Financial institutions are pledging to lower carbon footprints. Here’s what you need to know about financed emissions.

Financial institutions are facing pressure from regulators, civil society and clients for increased transparency about their role in climate change and other sustainability-related issues. An increasing number of financial institutions believe that they have to play an active role in the sustainability transition of the real economy, particularly when it comes to climate change1. Many have pledged to reduce the carbon emissions of their operations, and more importantly, to reduce the emissions associated with their financing and investment activities, known as their “financed emissions”. 

Quantifying financed emissions is a tangible first step toward building trust that financial institutions are integrating climate change into their core business of providing and allocating capital. Additionally, financed emissions could be used as a proxy for transition risk from climate change.

Disclosure of financed emissions is currently voluntary in the US, though already mandatory in the European Union; though US regulators are signaling expectations for enhanced climate risk disclosures.

1 Source: Glasgow Financial Alliance for Net Zero “more than 550 firms in the global financial sector have independently committed to the goal of net zero by 2050, in addition to setting interim targets for 2030 or earlier and reporting transparently on progress along the way.”

Why should you measure financed emissions?

  • Foster compliance with mandatory disclosure rules in some jurisdictions
  • Enhance transparency to investors through voluntary disclosures
  • Assist in target setting
  • As a key pillar of your risk management profile

What challenges should you be prepared to tackle?

  • Understanding the application of accounting standards - many of which are still evolving
  • Preparing for enhanced climate risk disclosures, which for some financial institutions will likely include an analysis of carbon exposures in their portfolios
  • Gathering emissions data - which is often incomplete or inconsistent in some asset classes; entirely missing in others
  • Addressing technological challenges in processing and computing financed emissions data
  • Properly folding in projections around rates of future global decarbonization to help develop portfolio selection and management strategies that align to company climate targets while balancing overall growth and risk objectives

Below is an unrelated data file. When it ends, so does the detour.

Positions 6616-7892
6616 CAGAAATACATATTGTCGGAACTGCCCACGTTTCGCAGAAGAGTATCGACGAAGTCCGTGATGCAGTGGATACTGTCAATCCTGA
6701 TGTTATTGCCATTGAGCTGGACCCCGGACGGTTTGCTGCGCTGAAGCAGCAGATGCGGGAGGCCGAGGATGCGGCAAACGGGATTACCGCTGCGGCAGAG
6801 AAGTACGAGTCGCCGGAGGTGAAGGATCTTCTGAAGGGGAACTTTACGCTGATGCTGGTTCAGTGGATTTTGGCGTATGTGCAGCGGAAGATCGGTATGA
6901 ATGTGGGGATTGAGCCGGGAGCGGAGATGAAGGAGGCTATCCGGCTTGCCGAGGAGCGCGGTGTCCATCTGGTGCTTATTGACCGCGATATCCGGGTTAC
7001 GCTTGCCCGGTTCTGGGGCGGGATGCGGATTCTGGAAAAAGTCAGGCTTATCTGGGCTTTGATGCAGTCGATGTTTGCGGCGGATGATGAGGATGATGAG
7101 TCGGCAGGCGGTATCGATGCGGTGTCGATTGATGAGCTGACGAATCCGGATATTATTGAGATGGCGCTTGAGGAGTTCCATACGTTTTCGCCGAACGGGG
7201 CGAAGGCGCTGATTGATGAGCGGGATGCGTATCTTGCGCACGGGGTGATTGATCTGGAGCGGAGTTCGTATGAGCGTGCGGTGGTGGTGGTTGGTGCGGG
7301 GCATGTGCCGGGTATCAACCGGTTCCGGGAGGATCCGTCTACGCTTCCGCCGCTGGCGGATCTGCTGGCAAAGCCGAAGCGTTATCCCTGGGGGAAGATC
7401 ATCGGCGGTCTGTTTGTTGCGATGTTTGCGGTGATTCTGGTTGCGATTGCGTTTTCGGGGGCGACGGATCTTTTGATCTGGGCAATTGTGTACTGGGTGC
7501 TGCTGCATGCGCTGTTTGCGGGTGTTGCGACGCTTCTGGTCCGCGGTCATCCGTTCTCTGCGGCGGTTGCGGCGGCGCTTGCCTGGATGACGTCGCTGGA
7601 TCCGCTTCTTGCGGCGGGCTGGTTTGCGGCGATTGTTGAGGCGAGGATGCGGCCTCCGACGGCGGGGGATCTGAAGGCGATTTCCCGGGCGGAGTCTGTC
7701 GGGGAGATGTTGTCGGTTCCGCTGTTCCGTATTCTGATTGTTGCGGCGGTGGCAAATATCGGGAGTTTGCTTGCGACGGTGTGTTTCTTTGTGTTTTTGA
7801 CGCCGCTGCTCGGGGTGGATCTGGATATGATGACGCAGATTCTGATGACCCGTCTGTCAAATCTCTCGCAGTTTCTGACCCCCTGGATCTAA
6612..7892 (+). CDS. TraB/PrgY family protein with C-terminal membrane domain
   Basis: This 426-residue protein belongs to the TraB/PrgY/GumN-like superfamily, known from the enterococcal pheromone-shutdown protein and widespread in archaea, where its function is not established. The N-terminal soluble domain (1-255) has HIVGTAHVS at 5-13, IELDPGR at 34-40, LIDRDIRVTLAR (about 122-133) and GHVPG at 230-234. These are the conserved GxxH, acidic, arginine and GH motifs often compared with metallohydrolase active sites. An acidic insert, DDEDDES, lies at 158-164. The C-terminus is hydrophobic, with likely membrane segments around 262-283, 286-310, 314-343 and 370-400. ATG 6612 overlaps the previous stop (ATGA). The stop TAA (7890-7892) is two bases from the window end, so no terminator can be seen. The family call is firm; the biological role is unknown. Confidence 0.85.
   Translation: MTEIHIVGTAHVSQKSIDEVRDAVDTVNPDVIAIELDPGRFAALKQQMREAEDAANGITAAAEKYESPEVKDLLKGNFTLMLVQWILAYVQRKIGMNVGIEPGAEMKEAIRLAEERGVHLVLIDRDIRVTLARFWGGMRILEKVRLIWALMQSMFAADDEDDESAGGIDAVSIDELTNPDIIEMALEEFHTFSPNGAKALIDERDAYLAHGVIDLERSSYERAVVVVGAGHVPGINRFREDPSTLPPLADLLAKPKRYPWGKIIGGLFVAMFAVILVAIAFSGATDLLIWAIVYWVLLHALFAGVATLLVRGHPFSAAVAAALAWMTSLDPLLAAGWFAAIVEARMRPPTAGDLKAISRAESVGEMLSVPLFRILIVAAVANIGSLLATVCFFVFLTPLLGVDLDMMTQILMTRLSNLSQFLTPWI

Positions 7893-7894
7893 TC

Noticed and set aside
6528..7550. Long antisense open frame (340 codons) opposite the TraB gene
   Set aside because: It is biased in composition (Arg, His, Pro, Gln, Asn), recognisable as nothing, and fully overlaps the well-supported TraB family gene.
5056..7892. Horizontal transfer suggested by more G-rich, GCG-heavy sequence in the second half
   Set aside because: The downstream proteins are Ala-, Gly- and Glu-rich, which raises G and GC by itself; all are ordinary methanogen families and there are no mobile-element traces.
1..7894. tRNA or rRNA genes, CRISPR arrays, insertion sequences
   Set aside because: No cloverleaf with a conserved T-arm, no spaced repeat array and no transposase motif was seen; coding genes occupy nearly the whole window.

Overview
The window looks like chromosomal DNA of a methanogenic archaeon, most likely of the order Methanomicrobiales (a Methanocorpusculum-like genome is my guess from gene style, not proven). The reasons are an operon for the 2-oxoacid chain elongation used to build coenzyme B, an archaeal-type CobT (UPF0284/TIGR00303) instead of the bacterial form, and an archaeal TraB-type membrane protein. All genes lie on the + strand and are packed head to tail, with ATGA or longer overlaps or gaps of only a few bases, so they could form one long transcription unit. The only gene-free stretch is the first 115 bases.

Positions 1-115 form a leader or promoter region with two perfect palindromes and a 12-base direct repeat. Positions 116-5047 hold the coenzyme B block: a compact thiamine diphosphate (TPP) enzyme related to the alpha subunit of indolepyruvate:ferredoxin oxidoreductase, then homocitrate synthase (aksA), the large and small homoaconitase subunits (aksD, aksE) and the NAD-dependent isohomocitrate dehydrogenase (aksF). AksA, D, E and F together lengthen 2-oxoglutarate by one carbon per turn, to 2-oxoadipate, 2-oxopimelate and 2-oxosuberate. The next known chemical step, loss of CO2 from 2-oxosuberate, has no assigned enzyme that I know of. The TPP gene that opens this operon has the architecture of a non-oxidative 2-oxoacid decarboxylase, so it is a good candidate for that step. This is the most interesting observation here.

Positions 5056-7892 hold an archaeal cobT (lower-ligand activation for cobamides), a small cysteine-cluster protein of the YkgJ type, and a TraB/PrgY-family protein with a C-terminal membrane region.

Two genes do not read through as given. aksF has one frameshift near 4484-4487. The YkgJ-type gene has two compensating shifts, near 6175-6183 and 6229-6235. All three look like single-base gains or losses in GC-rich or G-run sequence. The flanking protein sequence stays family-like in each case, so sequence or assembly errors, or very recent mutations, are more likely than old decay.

Key updates to PCAF Financed Emissions Standard

In late 2022, PCAF released version 2.0 of its financed emissions standard, an update from the standard originally published in 2020. Significant updates in the new standard include:

  • Methodology for attribution of sovereign emissions to holders of sovereign debt instruments
  • Methodology and disclosure requirements for carbon emissions removals associated with investment activities
  • Methodology to improve comparability of attributed emissions between reporting dates by adjusting for the impact of market value fluctuations on emissions attribution.

The addition of a methodology for sovereign debt instruments represents a significant addition for carbon accounting: as of year-end 2021, global outstanding central government debt totaled more than $30 trillion, making this asset class one of the largest sources of institutional investment worldwide.

The GHG Protocol – the main accounting standard for GHG emissions reporting – considers financed emissions its own specific category of indirect, downstream emissions. However, it doesn’t provide robust guidance for how to measure these emissions. In addition, some financial asset types have no carbon accounting standard and others have a limited conceptual relationship to emissions (for example, student loans).

The Partnership for Carbon Accounting Financials (PCAF) stepped in with the goal of harmonizing the application of GHG standards by financial institutions. The GHG Protocol sets the foundation for measuring Scopes 1, 2 and 3 emissions, while PCAF offers a methodology to attribute GHG emissions of portfolio companies to financial institutions.

As of the time of this publication, PCAF’s attribution methodology covers the following asset classes:

  • Listed equity and corporate bonds
  • Business loans and unlisted equity
  • Project finance
  • Commercial real estate
  • Mortgages
  • Motor vehicle loans
  • Sovereign debt

In general, this methodology is based on the ratio of the investment in a company made by the financial institution divided by the enterprise value; including debt, equity, and cash of the company. It can be difficult to implement in practice as company ownership structure, market price fluctuations and data limitations may complicate the calculation.

Emissions data is often incomplete or inconsistent in some asset classes and may be entirely missing in others. Many firms are digging into their entire portfolios, asset by asset, in order to address this and build a full picture of their emissions.

Many companies have not disclosed the emissions data required to complete this picture. Because of these data challenges, you may want to start with developing baseline financed emissions estimates at the sector level using industry/sector-wide emissions factors. These factors can be provided by sources such as the International Energy Agency (IEA). In practice, such industry estimates may diverge materially from emissions actually reported by a company.